Kenyan nurses www.businesstoday.co.ke
Since 2013, it has been estimated that nurses have boycotted their duties for approximately 200 days. [ Photo / AKDN ]

When Kenyan nurses strike the headlines, in most cases, it paints a picture of bad things they do or happens to them in their line of work.

In the recent past, there have been reports in the main stream media and social media platforms about nurses being attacked in their work places.

This has caused mixed reaction from netizens with others condemning the act while others supporting.

Those support allege that Kenyan nurses are particularly bullies to the patients and rude to the sick person’s relative when they inquire for more information or clarification.

They claim that, people have stomached enough of their shoddy behaviour and they cannot stand them no more.

However, violence has never been a way of sorting out difference among disputing parties as it does more harm than good.

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Instead of attacking the so called ‘rude nurses’, the affected parties can take their complaints to the hospital administration for an amicable resolution.

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Our writer sampled five things one need to know about Kenyan nurses.

1. Striking

Currently thousands of nurses from different counties are on strike. This has paralyzed the healthcare services in the said regions resulting to suffering of many Kenyans who cannot afford charges at private hospitals.

Since 2013, it has been estimated that nurses have boycotted their duties for approximately 200 days. Healthcare is a basic human right, therefore, nurses’ striking implies they have no regard for human life or the oath they are under.

They are entitled to industrial actions where they deem as fit, but it should not lead to the loss of lives that could have been saved.

2. Some are inhumane

Last year in March, nurses in Bungoma County Hospital assaulted, insulted and mistreated a pregnant woman who was about to give birth.

In the incident, the victim who checked in for induced labor was not attended to by any nurse, instead she was asked to walk herself to the delivery ward if she was to be attended to.

On reaching the ward, all bed were occupied and she decided to return to the labour room. Her journey was cut short by intense labour pains. She called for help but no one came.

As a result, she passed out on the hospital floor where she gave birth. On reaching the scene, two nurses slapped and verbally abused her saying she had ‘dirtying the floor’.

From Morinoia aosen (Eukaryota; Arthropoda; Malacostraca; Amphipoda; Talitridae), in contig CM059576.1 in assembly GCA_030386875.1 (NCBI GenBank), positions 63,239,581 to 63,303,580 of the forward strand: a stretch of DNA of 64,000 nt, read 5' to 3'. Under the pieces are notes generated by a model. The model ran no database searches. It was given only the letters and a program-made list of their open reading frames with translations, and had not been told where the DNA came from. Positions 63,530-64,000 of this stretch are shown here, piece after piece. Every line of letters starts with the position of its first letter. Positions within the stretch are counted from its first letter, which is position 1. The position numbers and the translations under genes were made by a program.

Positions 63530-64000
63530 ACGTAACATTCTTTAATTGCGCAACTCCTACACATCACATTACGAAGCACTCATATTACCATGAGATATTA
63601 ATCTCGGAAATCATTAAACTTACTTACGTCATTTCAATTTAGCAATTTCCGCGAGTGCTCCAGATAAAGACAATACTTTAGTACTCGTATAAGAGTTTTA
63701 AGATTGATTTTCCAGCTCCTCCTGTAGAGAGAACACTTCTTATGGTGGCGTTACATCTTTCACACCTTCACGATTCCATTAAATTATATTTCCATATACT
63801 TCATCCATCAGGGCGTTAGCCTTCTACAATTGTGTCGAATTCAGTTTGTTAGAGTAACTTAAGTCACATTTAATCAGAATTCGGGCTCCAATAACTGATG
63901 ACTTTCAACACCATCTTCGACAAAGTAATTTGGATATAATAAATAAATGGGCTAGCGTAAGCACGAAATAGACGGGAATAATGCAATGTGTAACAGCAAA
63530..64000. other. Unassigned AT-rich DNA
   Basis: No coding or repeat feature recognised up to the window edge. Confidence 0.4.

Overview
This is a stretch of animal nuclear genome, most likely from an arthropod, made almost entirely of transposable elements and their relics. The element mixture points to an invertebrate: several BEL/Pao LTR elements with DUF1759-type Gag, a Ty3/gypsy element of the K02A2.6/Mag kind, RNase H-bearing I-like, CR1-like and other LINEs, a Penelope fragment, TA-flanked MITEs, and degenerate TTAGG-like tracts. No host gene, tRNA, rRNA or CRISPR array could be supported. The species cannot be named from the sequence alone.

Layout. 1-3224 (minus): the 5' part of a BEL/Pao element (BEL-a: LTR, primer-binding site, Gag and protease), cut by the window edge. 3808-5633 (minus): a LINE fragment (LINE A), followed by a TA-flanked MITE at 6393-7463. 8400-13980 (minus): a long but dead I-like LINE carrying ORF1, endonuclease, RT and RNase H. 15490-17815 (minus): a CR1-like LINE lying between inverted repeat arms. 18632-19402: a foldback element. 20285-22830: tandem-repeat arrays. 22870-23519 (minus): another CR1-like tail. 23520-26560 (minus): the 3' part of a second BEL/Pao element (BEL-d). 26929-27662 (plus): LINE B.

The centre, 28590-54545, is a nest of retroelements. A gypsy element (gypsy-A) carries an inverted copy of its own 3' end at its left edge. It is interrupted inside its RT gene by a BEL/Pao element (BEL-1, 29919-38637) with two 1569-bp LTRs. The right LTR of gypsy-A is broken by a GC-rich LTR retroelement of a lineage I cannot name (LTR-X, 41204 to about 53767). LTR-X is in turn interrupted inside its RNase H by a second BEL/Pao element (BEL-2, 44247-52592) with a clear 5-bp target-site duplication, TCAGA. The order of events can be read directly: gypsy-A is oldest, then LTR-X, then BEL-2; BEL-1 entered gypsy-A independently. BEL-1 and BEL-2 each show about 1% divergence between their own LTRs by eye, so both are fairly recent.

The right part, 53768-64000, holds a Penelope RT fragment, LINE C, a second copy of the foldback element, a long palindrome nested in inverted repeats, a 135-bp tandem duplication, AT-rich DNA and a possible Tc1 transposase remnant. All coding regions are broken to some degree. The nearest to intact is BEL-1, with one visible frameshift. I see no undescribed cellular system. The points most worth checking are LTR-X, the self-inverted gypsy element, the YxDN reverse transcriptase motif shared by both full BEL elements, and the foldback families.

This is just one of many reported and unreported incidents patients go through in the hands of care givers.

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3. They work in unsafe environment

During the past weekend, two nurses at Mama Lucy Hospital in Nairobi were attacked by three people after they were asked to wait as the caregivers attended to a critical patient.

Last year a nurse in Kenyatta National Hospital was admitted in the Intensive Care Unit (ICU) after being attacked by a patient’s relative after pronouncing that the sick person had died.

Also, a Somali couple attacked a nurse at Nairobi South Hospital in 2018, after she refused to discharge their child in unorthodox way.

4. Rude and bullies

Those who have visited the public hospitals, either at in-patient or out-patient have disturbing accounts with nurses at the hospitals or health centers.

While discussing the current plight of nurses, a friend told of how a nurse was rude to her as she was trying to help her grandmother understand what she was asking as language between the patient and the caregiver was posing as a challenge.

“I did not understand her rudeness and attitude towards me yet I was trying to help her understand what ‘gogo’ was saying because she was explaining herself in local dialect that the nurse was obviously not grasping,” she said.

She later told off the rude nurse and asked for another medic who was capable of giving better services to the ailing woman.

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5. The use of scientific terminologies

One thing you can never understand is why a nurse is explaining your ailment in a scientific term when the response they get is a blank face and blinking eyes.

Why do they do that though? Is it because some illnesses lack explanation in simple English or Swahili or are they just bragging?

Our dear nurses, we all went to school. Some dropped biology and chemistry in form two and four. So please, for the sake of our health, explain sickness stuff in a layman’s language. It’s not too much to ask, is it?

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About the Author

Brenda Gamonde is reporter with Business Today. Email: [email protected]

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